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By Rebecca Skilton

Whether in the board room or the round yard, facing a team of 600 or a 600 kilogram horse, wearing high heels or cowboy boots, understanding emotional intelligence and its importance is a key element to any leader’s success.

No one knows this better than partner at Pitcher Partners Accounting firm, Vicki Macdermid.
First joining the Pitcher Partner team in 1994, the Pakenham South accountant has an extensive and experienced career in the professional service and corporate world.
In 2014, Vicki completed an Applied Masters of Entrepreneurship offered through Pitcher Partners International Institute of Entrepreneurship (IIE) in collaboration with Swinburne University of Technology.
Vicki completed the course with her research paper titled What Horses Teach Us About Leadership – At an Emotional and Spiritual Level.
Designed ‘to accelerate entrepreneurial thinking within professional service firms and middle market clients’, Pitcher Partners describes the IIE program as delivering ‘the tools necessary to leverage the potential (for) staff to become world-class leaders with profound expertise and real-world practical advisory skills’.
“When we had to choose our topics for the research paper I was struggling with how (horses) could be innovative and how they could fit within the parameters of what the paper needed to be.
“I explained my idea to the professor and he said that’s a very innovative approach to leadership … I was so happy,” Vicki said.
“I thought I knew some stuff about horses and leadership, but doing the Masters and having to do a research paper made me look at it much more deeply and broadly, and I learnt so much more from researching it in different ways, it was amazing.”
Discussing theories such as Daniel Goleman’s framework of emotional intelligence, Vicki’s paper used the context of a loose horse in a round yard to explore five areas that are paramount to the success of a leader: self-awareness, self-regulation, motivation, empathy and social skill.
To successfully become the horse’s leader and effectively ask it to work on command, Vicki examined how the individual standing in the middle of the round yard must acknowledge and maintain Goleman’s five emotional competencies.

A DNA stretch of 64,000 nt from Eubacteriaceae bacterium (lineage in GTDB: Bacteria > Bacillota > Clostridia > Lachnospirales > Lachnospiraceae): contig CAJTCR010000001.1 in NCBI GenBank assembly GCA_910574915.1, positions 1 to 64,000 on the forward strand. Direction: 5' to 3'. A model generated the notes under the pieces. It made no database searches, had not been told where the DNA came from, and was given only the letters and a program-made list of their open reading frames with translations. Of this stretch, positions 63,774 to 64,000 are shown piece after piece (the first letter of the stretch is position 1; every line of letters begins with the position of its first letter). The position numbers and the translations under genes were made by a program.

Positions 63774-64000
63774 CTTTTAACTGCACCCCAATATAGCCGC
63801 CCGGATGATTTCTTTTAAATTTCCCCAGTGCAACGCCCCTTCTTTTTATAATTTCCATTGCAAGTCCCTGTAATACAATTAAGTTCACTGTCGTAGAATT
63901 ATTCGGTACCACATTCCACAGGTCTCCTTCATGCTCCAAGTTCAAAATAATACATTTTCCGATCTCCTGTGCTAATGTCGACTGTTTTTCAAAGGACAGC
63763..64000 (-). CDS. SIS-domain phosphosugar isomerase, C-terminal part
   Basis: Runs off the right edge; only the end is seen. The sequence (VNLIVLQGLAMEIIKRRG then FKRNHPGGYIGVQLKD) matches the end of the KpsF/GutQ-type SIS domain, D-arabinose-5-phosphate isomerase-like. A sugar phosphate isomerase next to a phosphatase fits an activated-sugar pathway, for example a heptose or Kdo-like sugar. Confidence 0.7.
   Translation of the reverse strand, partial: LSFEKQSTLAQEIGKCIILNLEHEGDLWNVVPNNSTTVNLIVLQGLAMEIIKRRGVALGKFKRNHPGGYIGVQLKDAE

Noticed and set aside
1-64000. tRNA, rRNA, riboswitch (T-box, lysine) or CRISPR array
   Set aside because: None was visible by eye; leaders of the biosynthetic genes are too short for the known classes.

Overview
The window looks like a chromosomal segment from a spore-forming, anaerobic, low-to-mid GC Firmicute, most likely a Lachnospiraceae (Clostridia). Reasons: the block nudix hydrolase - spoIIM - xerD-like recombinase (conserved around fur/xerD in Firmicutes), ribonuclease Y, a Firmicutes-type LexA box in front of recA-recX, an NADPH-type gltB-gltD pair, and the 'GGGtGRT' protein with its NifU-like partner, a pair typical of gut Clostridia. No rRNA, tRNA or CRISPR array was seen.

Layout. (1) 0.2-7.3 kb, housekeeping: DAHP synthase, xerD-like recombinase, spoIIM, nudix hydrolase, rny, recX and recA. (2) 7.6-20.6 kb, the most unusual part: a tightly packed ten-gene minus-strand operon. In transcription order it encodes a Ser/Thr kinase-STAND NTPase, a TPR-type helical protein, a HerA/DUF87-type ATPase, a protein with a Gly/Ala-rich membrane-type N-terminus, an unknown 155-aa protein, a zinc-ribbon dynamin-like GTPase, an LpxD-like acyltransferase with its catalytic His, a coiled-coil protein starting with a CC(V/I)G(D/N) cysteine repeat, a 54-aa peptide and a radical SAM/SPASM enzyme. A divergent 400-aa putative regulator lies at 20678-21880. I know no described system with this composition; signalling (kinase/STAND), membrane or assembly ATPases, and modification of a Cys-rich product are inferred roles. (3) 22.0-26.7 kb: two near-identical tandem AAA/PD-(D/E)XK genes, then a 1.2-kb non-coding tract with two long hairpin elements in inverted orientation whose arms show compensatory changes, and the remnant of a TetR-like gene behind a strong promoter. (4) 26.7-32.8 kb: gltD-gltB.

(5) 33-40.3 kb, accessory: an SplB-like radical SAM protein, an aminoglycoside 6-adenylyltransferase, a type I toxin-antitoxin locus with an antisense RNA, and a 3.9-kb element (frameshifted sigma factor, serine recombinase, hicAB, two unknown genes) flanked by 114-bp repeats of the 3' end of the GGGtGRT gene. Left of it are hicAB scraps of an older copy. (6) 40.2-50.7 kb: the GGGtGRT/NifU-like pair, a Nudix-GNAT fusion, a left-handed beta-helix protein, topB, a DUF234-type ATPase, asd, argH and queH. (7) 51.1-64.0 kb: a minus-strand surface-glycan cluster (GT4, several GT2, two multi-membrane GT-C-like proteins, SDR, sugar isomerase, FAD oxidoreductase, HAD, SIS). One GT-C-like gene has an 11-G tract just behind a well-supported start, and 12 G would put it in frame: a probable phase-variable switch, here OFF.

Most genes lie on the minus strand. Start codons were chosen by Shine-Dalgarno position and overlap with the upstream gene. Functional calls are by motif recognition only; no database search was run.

The individual must also prove themselves a worthy leader, earn the horse’s respect by showing they can be trusted, have clear intentions and must always be aware that the horse will challenge the person’s leadership.
“Someone could go into the round yard with all guns blazing and the horse is going to give them what they want, but not willingly,” Vicki said.
“And is that really what you want from a team member? Don’t you want willingness and team participation?”
Acknowledging that the same results could potentially be found in a canine, Vicki believes that a horse’s herd nature, sheer size and the fact that they are ‘prey of all and predator to none’ is part of the reason why horses have such a profound impact on leadership skills.
Throughout her paper, Vicki discusses this notion, drawing on ideas of Lyn Shirley who has worked with horses to assist troubled youth.
“Due to their sensitive and intuitive natures, horses are innately able to detect anger, aggression, hostility and anxiety,” Lyn noted.
“In order to establish a positive relationship with a horse, the individual must learn to regulate internal feelings and external behaviours. The degree of control exerted will determine the success of the horse-human relationship”.
Following the success of her research paper, Vicki now presents her findings to leadership seminars, university classes, and to large corporations such as Qantas.
While many of her presentations take place within office walls, Vicki also conducts hands-on sessions where leaders are invited to step into the round yard and become the leader of a 600 kilogram animal that they are not acquainted with.
For some leaders, Vicki’s presentations and sessions are a vital learning curve in how they conduct themselves and approach leading their own very human staff.
“Some people are so emotionally moved after the sessions,” Vicki said.
“If they go into the round yard with an expectation of an outcome and they don’t achieve it, they can be disappointed, and then they start reflecting on why that is.
“They think things like, was my messaging not sufficient, did I not have the confidence to get the result I wanted, did I not ask well or clear enough, did I invest myself well enough to get what I wanted?
“But one of the comments that was made after a presentation was by a woman who came up to me and said ‘I need to start treating my people like animals’ which is normally the wrong thing to say – it’s the opposite normally.
“But she said ‘I’m better to the animals than I am to the people!’”

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